PLANS announced to cut back on information given to the public about road closures and roadworks could cause more traffic misery for the long-suffering South Holland motorists.
What with the saga of the delayed opening of the new road to Peterborough and the continual problems at Woolram Wygate, we haven’t exactly had the rub of the green.
But cost-cutting proposals by the Department of Transport could make things a whole lot worse.
Our friends in central government are proposing to remove the need for councils to place public notices in local newspapers such as the Spalding Guardian to inform residents where roadworks will affect traffic.
The Department has started consultation to allow local authorities, the Highways Agency, utilities companies and other businesses such as property developers to advertise Traffic Regulation Orders elsewhere, such as on their own websites.
It claims this is a deregulatory measure, to cut red tape and save costs. Yes, it will save them costs, but at what cost? Are we all going to study Lincolnshire County Council or Highways Agency websites before setting out on our journeys?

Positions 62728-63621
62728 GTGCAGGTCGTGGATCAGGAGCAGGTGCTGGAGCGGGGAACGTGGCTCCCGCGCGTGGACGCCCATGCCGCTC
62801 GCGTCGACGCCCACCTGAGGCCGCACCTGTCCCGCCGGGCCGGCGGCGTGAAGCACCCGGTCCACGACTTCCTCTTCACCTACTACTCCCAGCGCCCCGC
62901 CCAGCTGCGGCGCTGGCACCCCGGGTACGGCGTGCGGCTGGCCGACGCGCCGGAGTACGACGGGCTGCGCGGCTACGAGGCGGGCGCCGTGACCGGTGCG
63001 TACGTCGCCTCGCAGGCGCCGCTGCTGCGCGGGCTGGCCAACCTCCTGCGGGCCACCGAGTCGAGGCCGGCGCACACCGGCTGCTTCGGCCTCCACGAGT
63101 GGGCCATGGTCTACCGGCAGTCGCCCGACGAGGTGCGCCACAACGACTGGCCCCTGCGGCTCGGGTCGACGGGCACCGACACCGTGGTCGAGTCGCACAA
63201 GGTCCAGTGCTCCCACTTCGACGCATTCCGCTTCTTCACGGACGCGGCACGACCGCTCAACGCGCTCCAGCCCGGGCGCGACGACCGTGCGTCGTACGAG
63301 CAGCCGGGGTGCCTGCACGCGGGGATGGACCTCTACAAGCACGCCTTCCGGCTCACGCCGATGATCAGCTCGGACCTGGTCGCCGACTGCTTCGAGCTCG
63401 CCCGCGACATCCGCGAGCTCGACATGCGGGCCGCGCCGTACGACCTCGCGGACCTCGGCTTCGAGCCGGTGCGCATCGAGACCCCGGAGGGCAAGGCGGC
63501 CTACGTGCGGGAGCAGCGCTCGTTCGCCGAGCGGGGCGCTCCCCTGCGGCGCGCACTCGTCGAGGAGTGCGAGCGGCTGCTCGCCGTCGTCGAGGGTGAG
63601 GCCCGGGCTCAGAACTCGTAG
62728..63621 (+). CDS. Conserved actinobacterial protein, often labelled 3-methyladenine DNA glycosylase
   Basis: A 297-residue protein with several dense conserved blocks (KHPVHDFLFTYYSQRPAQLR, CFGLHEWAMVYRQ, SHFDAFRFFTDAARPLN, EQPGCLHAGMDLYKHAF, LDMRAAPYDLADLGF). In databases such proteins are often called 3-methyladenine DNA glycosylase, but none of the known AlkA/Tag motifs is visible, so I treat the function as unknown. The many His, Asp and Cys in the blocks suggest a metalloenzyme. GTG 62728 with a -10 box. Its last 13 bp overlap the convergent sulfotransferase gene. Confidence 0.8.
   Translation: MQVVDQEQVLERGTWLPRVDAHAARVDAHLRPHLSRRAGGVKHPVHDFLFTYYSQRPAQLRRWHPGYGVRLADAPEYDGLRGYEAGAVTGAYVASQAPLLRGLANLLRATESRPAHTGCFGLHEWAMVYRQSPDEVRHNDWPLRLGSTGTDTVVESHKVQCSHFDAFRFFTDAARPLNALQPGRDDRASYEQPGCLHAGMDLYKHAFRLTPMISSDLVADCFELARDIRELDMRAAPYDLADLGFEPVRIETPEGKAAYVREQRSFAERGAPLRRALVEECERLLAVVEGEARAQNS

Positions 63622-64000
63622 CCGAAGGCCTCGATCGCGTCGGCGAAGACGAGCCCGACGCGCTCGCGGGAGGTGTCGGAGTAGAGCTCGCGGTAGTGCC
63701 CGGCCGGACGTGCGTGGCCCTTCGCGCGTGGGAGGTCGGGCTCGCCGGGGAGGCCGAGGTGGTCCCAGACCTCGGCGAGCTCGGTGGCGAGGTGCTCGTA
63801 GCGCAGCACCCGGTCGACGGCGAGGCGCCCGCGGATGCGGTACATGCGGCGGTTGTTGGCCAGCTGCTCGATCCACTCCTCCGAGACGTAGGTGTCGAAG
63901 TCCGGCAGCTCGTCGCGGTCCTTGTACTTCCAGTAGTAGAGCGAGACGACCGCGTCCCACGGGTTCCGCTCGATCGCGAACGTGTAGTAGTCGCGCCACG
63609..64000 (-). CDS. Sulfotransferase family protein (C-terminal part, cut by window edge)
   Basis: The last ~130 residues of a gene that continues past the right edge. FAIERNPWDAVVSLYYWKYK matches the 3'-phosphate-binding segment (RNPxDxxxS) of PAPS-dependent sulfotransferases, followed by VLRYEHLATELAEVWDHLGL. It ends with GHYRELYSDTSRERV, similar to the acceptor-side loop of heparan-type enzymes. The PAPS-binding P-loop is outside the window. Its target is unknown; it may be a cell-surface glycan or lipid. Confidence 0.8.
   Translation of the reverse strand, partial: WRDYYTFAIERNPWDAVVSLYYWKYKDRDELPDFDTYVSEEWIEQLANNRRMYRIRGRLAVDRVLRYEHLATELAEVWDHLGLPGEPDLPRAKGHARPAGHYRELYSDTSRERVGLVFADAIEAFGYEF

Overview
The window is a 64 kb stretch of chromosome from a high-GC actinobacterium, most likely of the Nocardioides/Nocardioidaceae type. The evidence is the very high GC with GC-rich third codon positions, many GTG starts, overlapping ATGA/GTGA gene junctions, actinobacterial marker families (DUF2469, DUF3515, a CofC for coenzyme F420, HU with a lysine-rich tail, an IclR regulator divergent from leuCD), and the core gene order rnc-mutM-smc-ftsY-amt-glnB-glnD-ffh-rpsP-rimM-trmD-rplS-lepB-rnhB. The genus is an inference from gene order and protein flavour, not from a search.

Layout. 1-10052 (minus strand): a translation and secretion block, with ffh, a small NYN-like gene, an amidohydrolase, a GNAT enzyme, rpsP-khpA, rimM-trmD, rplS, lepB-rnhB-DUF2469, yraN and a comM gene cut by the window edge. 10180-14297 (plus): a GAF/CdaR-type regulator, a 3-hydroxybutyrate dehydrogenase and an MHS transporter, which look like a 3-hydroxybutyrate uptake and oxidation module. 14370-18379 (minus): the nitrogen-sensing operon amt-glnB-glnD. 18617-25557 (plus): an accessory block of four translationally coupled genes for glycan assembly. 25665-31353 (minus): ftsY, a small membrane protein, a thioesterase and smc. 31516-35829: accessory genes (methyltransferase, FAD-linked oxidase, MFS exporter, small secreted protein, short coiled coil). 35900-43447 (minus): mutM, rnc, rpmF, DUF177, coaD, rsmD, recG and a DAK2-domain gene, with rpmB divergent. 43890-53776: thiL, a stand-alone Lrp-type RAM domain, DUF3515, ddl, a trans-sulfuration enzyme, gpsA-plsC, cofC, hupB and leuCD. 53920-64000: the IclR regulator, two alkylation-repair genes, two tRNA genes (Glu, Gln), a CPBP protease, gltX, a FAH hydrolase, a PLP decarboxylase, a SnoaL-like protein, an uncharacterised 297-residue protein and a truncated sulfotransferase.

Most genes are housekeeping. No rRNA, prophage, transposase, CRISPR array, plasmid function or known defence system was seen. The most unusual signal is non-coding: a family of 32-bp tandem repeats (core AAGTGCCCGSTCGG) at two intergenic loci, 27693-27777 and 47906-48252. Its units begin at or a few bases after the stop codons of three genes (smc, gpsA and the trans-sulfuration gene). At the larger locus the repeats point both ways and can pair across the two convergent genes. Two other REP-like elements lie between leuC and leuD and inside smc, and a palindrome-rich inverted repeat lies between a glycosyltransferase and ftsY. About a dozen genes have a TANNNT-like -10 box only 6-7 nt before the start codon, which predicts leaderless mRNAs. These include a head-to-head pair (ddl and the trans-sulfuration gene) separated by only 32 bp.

Are we going to check our mobile phones for tweets from said authorities before we jump in the car? Would we even do this if we had the technology? Many of our elderly relatives don’t.
The most appropriate and effective place for publicising traffic regulation orders is in the local press, which plays a crucial role in informing the community of these matters which affect readers’ daily lives.
Then there’s our broader role of helping enforce local democracy and holding local authorities to account.
The Department of Transport’s proposal is driven entirely by cost saving with little regard for the future of publicising the notices to the greatest number of people.
Placing them on council/government websites will severely restrict the general public’s access to them and their awareness of information affecting them.
The local press nationally is facing extremely challenging economic conditions and we depend upon advertising revenue to underpin our journalistic and other services for the community.
This proposal to ‘save’ £20m of revenue from this industry will just compound the pressure.
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